Innovation isn’t just one of many priorities at transportation systems manufacturer Wabash—it’s at the center of everything. Instead of having a traditional R&D function in the product development department, the company has reorganized its hierarchy so that innovation is considered in every major decision, from hiring to investments and more.
“It’s not possible to have innovation siloed in the engineering world; that wouldn’t allow us to achieve the scale of innovation that customers need,” President and CEO Brent Yeagy said.
As the manufacturing supply chain becomes increasingly intricate in a complex world, Wabash is staying ahead of the game. In a recent interview, Yeagy explained how the company does it.
The big picture: This “full reimagining” of the company occurred in response to broad forces reshaping the manufacturing industry, said Yeagy.
- Within the past decade, e-commerce has totally disrupted the logistics model of the previous 30 years, he pointed out.
- Meanwhile, digital technology has enhanced the speed and precision of the industry, which has also increased the complexity of its logistics needs.
- On top of that, the pandemic altered manufacturers’ thinking about lean inventories, lead times and the domestic supply chain infrastructure, sparking a system-wide transformation that isn’t over yet.
- And that’s all before we get to the possibilities of artificial intelligence, autonomous vehicles, and new sources of clean energy—all of which could bring profound and unpredictable changes to the industry.
The response: Watching these changes unfold, Yeagy and his team knew they had to take dramatic steps to keep up.
- “We restructured the entire organization away from standalone divisions,” prioritizing collaboration instead, Yeagy said. This involved “aggregating R&D and business development,” which had previously been spread out over 11 different departments.
- This shift also reflected a change in the company’s philosophy. Innovation could no longer be incremental, Yeagy determined, but had to be audacious.
The internal system: Such advances are only possible if the company has a flexible, fast-moving core of innovators who are always looking for the next opportunity, Yeagy told us.
- Instead of creating an innovation strategy that “sits on a shelf” for a year or more, Wabash updates its strategy on a weekly or monthly basis.
- While the company’s R&D and corporate development teams have strict objectives, they can also challenge the strategic direction and introduce fresh ideas—such as new technologies that might give the company an edge.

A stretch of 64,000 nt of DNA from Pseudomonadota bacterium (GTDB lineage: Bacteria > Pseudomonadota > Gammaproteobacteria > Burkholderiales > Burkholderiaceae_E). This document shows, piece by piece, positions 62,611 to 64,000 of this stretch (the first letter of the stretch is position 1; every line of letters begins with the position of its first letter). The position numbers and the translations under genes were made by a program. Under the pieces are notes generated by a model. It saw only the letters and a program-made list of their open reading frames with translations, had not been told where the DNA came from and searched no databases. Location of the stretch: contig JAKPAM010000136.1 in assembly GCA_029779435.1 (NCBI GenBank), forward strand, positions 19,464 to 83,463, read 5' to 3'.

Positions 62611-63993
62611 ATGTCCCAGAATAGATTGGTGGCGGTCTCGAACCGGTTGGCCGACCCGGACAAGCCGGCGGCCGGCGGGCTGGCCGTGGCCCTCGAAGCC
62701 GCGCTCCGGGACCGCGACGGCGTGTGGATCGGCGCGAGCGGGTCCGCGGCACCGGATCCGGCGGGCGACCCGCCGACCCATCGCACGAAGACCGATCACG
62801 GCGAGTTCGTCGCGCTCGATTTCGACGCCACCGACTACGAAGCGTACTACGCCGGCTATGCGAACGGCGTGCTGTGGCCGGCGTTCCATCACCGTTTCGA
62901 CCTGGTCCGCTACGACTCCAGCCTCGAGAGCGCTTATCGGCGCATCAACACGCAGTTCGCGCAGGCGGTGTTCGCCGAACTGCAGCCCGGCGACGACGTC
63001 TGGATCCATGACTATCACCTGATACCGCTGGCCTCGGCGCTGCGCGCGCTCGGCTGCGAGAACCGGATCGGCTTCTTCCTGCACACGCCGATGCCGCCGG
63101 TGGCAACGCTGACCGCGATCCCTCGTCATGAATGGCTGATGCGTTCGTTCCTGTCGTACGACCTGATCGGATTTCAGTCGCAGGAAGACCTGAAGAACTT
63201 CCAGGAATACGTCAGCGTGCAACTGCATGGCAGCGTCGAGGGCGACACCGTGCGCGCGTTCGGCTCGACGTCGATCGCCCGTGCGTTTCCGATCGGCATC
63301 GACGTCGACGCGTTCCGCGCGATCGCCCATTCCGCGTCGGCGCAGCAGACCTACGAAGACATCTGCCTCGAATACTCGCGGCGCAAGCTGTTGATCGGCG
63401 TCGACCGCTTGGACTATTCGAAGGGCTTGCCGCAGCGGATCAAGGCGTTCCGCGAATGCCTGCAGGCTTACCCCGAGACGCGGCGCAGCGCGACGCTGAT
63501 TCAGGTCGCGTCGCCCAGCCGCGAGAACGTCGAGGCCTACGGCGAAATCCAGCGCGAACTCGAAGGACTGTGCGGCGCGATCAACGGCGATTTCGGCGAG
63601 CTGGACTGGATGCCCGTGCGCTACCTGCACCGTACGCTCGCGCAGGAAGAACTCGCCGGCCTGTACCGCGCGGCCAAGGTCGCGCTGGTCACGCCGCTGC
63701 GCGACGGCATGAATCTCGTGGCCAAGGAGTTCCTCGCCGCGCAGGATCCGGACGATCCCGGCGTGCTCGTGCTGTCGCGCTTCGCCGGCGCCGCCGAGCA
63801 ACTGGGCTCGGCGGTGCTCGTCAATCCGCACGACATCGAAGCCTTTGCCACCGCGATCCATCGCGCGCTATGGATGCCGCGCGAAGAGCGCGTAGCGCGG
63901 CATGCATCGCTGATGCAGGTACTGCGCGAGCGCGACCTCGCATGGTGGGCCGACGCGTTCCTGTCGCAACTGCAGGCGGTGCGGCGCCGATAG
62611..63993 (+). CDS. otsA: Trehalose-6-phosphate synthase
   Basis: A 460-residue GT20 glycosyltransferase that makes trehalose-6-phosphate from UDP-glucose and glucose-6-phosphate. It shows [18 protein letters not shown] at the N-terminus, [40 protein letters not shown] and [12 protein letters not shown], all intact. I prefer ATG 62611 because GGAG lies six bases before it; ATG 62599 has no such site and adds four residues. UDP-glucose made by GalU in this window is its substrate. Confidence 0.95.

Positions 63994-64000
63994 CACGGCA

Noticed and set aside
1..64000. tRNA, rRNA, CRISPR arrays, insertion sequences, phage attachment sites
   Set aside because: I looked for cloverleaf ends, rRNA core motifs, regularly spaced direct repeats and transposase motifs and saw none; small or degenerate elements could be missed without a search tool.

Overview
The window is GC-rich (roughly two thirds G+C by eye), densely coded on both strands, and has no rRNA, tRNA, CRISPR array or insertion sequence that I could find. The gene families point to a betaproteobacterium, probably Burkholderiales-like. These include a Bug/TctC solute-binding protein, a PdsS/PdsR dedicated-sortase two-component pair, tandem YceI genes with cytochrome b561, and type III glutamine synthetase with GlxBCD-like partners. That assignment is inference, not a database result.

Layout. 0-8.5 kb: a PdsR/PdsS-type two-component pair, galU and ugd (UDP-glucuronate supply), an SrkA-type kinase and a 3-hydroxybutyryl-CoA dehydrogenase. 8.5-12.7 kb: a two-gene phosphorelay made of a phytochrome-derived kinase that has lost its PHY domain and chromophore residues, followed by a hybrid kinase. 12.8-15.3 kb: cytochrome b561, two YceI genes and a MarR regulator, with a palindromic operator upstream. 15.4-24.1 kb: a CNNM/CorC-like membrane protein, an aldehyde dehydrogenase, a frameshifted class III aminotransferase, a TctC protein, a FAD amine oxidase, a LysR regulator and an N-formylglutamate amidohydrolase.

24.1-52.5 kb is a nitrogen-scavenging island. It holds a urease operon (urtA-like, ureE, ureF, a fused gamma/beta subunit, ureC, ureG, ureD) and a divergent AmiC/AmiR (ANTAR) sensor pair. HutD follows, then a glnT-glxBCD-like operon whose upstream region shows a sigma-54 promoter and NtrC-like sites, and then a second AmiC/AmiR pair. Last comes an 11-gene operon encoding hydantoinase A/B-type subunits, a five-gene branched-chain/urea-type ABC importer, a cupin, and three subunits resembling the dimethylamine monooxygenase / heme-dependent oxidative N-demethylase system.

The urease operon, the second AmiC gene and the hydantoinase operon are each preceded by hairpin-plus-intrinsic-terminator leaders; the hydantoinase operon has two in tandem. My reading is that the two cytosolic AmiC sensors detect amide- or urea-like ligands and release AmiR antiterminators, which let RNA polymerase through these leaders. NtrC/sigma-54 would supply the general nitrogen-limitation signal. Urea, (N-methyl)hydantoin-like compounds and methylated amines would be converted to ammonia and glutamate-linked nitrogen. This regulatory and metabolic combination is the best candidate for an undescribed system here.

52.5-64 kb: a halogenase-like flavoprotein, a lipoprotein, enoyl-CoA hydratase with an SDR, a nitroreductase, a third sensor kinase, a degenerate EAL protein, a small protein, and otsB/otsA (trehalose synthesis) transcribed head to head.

- This system also requires the right people for the job. Team members must have not only the technical qualifications for the work, but also the capacity to trust, collaborate and be vulnerable when sharing ideas, Yeagy said.
The successes: The company’s new structure has led to industry-leading innovations like Wabash’s subscription model, which allows clients to “subscribe” to a certain level of fleet capacity, instead of managing a fleet of trucks themselves.
- Wabash manages the fleet and maintenance, Yeagy explained, guaranteeing a certain capacity every day to its customers, while offering a range of rental models to suit their needs.
- In another victory for its innovative corporate development team, Wabash found a swift solution when it discovered it didn’t have sufficient distribution capabilities for aftermarket parts. It created a joint venture with a competitor company that had ample warehouse space across the country—going from the idea stage to nationwide operations in a mere six months.
Military influence: Yeagy’s service in the Navy shaped his leadership throughout the company’s transformation, he told us.
- “The military is based on a mission orientation,” he explained. “If everyone understands where we are supposed to go and why, it allows them to be agile and overcome obstacles” in the field, where the unpredictable happens.
- “Officers live to complete the mission by taking care of their people, preparing them mentally, physically, operationally,” and then allowing them to operate on their own. “We have to do that too,” he concluded.
A word of advice: Yeagy advises manufacturing leaders that truly experimental teams require “a safe place to fail and learn how to be comfortable with failure.” He admits that “It’s very hard to take a manufacturing company that doesn’t want to fail, and to teach them,” so leaders must strive to be “immensely” empathetic. It’s clear from speaking to Yeagy that this is his top priority.